Sat, 02 Feb
"In the gun game, we R the most hunted. Where is the raised voice of black America? Why R we mute?"#HarryBelafonte #GunControlHitsBlkAmerica
Negotiating the "In-Between": Liminality and the Construction of Racial Identity among African American Male College Students
Fred A. Bonner, II EdD
  In The Ritual Process, Turner (1969) engages the reader in a discussion of rites of passage (rites de passage) (Van Gennep, 1909). Significant to the discussion is the explanation offered by Turner of the three phases or ―transitions‖ that Van Gennep described. Accordingly, these phases include separation, margin (limen), and aggregation. Said differently, transition in rites of passage processes involve "pulling away" from the known (e.g. family, friends, and community); searching for self in a sea of choice and confusion; and ultimately establishing connections with a new community—congruous with the individual's newfound identity. It is the second transition that I specifically highlight in this prefatory as it relates to the college-going process for African American males.

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Elementary and Secondary Education Act (ESEA) Recommendations
  Across our nation's urban centers and in many rural areas, there is hard evidence that we are failing far too many of our nation's youth. More than one million young people drop out of high school every year.

But we should not simply view these youth as statistics. They are lost potential and lost human capital, which doesn't bode well for the communities in which they live or for the economic future of our nation. We simply must do better.

Policymakers should use ESEA reauthorization as an opportunity to retool the law and to put in place measures to ensure that more of our nation's young people earn a high school diploma. ESEA has made significant progress by revealing the magnitude of the dropout crisis. But what the law hasn't done is provide sound solutions for re-engaging youth who have already dropped out. We not only need measures that help prevent young people from dropping out in the first place, we also need aggressive policies that focus on how to connect with youth who aren't engaged in school or work.

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Institute for Higher Education Policy
  Today African-Americans students are still challenged by the historical vestiges of discrimination as well as the barriers associated with financial and other factors. The nearly 40 million African Americans residing in the United States—representing approximately 13 percent of the total population—are three times more likely (24 percent) to live in poverty than Whites (8 percent). Further, opportunity gaps related to college enrollment and completion persist for African-American students with only 11 percent being enrolled in postsecondary education.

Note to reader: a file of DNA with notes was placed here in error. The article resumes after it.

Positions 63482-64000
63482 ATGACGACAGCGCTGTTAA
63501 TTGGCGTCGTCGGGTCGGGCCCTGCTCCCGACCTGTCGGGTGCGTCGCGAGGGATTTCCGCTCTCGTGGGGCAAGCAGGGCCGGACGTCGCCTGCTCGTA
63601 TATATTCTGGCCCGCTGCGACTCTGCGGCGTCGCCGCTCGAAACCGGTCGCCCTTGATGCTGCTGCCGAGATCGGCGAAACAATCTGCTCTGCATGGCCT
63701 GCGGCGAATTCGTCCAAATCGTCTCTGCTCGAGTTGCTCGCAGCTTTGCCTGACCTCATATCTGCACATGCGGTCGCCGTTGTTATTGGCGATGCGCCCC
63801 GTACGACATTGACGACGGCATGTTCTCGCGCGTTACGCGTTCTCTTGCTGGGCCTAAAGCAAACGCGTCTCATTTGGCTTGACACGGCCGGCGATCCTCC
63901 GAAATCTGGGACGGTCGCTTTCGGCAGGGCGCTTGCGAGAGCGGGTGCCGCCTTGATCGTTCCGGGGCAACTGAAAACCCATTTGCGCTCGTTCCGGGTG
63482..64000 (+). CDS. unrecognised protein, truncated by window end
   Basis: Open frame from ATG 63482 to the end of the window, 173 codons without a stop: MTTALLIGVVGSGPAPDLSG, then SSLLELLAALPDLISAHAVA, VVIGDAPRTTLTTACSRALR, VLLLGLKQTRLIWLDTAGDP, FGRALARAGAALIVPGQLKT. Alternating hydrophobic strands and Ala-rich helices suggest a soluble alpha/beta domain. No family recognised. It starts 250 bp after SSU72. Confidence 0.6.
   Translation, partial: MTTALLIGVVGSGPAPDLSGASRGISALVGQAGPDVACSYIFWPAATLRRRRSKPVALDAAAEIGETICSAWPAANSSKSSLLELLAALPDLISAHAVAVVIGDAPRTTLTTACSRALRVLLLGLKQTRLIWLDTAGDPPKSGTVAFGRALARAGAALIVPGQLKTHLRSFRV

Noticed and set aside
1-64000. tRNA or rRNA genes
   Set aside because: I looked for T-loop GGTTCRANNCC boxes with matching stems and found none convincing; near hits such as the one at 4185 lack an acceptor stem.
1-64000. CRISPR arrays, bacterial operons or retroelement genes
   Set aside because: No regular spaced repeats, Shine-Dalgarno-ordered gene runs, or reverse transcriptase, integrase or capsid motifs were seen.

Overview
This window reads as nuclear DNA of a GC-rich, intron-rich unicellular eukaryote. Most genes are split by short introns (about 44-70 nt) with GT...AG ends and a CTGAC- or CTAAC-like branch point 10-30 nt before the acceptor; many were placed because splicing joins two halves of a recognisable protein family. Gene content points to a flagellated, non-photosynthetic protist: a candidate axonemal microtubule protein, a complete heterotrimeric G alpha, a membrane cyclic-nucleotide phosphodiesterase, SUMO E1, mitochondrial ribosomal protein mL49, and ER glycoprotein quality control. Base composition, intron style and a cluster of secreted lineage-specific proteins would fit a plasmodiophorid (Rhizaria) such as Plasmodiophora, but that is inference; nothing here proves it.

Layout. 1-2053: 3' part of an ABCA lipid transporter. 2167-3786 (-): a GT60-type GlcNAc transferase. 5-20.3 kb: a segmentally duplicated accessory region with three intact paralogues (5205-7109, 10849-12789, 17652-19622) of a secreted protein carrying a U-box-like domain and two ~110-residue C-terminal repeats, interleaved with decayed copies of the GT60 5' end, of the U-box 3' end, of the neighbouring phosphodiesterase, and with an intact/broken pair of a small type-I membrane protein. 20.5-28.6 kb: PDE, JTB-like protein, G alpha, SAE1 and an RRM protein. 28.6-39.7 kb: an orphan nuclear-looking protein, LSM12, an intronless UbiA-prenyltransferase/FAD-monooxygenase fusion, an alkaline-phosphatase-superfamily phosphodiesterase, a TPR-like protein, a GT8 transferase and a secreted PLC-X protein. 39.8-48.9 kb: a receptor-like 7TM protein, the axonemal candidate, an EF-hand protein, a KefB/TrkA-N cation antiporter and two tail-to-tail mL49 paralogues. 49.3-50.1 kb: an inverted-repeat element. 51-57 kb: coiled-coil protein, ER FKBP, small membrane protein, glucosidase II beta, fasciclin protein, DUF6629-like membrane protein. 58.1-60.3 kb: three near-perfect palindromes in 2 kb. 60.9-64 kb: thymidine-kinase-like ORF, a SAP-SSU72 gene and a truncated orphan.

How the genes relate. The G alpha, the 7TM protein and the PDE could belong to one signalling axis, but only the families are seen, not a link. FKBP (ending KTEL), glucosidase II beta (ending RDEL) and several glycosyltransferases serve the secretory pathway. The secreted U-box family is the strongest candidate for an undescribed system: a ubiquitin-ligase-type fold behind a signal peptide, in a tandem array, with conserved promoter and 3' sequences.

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The Consequences of Dropping Out of High School
Sum, Khatidawa, McLaughlin
  The economic, social, and moral case for addressing the nation's existing high school dropout problems was made in a report titled Left Behind in America: The Nation's Dropout Crisis. This report called upon the U.S. Congress and the Obama Administration to enact legislation to support programs at the local and state level to re-enroll existing high school dropouts to enable them to improve their academic achievement skills, obtain their high school diplomas or their equivalents, and bolster their employability through work experience and training. The nation's young dropouts experience a wide array of labor market, earnings, social and income problems that exacerbate their ability to transition to careers and stable marriages from their mid-20s onward. This new research paper was prepared to outline the employment, earnings, incarceration, teen and young adult parenting experiences and family incomes of the nation's young adult high school dropouts and their better educated peers in 2006 to 2008.

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Breaking Barriers — Plotting the Path to Academic Success
Ivory A. Toldson, Ph.D.
  The present study explored factors that statistically improve educational outcomes for African-American males by analyzing academic success indicators from four national surveys. The domain areas explored included personal and emotional factors, family factors, social and environmental factors and school factors. Linear relationships between academic achievement and external factors are the cornerstone of the findings. A linear relationship emerges when academic achievement improved, as the level of a characteristic or asset (e.g., participation in sports or praise from teachers) increased or decreased.

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ARRA Youth Mentoring
US Department of Justice